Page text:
Unlike other utilities, which are generally managed by private companies in Georgia, water and sewage services are provided by local government agencies. Calls to water and sewage authorities in some parts of the state found that some currently accept foreign driver’s licenses, which is not acceptable under the current law.

Technically, an agency could be penalized under the law for accepting documents not on the attorney general’s list. But penalties are unlikely, as long as any problems that spark complaints are quickly rectified.

The author of last year’s illegal immigration crackdown, Rep. Matt Ramsey, said he believes all public agencies should comply with last year’s law and should accept only identification documents on the attorney general’s list. But the Peachtree City Republican added that he believes a U.S. birth certificate, though not a foreign one, should qualify as a “secure and verifiable” document. The attorney general’s office has the power to add documents to the list.

Source: http://www.independentmail.com/news/2012/mar/25/bill-may-prevent-services-illegal-immigrants/

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Court upholds ban on Texas immigrant housing law

Posted by Administrator on March 21, 2012

A federal appeals court Wednesday upheld a lower court ruling that stopped a  Dallas suburb’s ban on illegal immigrants seeking housing.

The 5th U.S. Circuit Court of Appeals ruled that Farmers Branch overstepped  its authority in 2008 when it passed a law calling on the city’s building  inspector to check the immigration status of anyone wanting to rent an apartment  who wasn’t a U.S. citizen.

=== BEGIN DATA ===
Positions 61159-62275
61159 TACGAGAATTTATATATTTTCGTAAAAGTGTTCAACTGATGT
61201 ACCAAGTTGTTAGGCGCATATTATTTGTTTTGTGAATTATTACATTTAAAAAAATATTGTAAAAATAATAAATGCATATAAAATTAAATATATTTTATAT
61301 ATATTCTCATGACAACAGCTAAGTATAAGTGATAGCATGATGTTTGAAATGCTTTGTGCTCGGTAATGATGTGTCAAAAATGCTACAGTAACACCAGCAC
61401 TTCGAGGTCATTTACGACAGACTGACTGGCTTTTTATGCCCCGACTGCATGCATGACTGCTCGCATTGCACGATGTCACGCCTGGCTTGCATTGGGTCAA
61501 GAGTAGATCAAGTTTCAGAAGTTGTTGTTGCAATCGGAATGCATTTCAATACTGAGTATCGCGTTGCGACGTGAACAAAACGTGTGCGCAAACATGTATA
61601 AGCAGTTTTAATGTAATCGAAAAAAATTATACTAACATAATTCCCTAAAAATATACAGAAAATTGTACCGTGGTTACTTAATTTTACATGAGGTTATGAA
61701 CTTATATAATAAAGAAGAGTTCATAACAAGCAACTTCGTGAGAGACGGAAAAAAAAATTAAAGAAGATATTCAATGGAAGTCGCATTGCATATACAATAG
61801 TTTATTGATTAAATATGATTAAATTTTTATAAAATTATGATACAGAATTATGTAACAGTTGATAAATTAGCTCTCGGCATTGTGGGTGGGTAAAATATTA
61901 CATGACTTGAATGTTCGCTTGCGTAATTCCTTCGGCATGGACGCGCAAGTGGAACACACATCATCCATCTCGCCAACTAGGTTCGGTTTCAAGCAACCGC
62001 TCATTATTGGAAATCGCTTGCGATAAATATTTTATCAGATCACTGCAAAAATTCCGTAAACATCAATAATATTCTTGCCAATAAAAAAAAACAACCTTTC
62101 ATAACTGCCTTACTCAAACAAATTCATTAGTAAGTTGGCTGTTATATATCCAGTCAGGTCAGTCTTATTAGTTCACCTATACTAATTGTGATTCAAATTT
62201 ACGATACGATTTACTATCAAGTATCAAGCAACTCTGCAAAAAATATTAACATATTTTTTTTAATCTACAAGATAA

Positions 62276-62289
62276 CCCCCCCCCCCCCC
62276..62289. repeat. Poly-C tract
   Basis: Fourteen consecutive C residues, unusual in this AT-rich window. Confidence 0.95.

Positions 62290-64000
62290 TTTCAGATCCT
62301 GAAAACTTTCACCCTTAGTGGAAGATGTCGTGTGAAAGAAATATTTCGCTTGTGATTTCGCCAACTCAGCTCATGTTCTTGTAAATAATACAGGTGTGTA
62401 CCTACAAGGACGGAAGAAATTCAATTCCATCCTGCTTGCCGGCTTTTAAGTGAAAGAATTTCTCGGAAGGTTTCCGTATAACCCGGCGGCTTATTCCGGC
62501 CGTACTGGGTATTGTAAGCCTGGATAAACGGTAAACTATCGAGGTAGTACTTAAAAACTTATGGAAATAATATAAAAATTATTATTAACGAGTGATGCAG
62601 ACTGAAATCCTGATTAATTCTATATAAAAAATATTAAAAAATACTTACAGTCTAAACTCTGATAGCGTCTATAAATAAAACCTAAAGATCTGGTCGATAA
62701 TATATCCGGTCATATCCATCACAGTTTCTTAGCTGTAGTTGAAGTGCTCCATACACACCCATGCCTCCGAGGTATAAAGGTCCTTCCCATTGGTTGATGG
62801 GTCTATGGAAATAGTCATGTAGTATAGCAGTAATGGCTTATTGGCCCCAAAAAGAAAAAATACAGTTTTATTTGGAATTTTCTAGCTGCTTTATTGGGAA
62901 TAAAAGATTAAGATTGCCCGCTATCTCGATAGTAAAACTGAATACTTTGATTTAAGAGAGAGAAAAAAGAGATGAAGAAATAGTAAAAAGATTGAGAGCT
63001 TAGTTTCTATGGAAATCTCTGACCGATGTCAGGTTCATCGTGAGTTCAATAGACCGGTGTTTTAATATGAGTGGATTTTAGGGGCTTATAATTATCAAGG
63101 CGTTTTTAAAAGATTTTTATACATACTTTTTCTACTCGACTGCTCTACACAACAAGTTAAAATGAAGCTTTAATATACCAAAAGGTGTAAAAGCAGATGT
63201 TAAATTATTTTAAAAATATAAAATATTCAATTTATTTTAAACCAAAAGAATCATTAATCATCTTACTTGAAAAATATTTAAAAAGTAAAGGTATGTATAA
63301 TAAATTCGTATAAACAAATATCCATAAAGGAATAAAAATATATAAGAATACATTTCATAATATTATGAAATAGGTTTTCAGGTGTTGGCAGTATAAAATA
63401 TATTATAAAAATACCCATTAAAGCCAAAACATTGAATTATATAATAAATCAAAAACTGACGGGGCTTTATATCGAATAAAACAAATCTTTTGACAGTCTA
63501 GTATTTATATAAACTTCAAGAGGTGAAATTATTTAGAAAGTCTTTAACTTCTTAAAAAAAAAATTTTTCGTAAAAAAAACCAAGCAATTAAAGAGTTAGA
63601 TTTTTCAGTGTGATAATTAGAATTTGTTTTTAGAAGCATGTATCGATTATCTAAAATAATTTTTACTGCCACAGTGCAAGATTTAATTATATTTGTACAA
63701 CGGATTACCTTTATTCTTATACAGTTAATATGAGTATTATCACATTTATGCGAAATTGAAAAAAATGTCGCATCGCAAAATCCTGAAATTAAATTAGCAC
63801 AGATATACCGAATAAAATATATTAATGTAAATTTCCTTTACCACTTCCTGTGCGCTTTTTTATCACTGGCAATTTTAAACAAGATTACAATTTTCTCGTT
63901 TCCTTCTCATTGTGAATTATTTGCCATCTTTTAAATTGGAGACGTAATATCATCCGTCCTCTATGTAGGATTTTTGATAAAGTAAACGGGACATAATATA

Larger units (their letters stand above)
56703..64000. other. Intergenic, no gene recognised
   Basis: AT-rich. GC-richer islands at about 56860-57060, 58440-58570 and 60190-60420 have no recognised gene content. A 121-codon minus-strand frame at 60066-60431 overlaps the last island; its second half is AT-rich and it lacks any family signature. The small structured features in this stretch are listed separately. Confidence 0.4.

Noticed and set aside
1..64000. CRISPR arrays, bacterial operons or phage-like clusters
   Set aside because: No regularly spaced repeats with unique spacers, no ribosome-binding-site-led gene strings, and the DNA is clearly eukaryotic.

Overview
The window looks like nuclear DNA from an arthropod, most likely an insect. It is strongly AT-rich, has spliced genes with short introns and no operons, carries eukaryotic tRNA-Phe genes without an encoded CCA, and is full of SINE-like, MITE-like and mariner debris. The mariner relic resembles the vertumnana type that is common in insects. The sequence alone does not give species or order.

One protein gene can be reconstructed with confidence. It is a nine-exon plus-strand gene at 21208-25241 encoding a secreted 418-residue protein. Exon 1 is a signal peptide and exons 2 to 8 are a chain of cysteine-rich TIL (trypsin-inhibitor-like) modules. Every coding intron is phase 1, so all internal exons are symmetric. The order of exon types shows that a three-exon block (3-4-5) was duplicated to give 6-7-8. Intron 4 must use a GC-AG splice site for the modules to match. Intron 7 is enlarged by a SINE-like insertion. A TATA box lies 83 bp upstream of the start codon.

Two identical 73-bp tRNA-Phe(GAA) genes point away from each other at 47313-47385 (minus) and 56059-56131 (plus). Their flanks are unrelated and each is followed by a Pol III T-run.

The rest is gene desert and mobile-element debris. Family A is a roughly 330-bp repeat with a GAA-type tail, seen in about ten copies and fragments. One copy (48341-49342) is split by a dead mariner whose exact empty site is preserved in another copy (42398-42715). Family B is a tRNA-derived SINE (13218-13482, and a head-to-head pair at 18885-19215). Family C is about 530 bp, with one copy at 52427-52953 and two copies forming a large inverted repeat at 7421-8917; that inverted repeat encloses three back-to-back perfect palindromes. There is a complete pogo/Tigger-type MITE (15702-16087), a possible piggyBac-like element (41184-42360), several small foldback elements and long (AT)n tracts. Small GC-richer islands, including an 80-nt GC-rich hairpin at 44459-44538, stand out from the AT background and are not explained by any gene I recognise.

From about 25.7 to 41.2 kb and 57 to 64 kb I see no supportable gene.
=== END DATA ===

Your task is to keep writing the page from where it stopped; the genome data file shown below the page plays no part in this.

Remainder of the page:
Under the law, illegal immigrants would have been barred from rental housing,  and landlords who knowingly allowed them to stay could have their rental  licenses barred.

The appellate court said the city was seeking to exclude illegal immigrants,  particularly Latinos, under the guise of policing housing.

“Because the sole purpose and effect of this ordinance is to target the  presence of illegal aliens within the City of Farmers Branch and to cause their  removal, it contravenes the federal government’s exclusive authority over the  regulation of immigration and the conditions of residence in this country,” the  court’s opinion stated.

The city had appealed the decision of U.S. District Judge Jane J. Boyle, who  ruled two years ago that the law is unconstitutional after a lawsuit was filed  by apartment owners and tenants.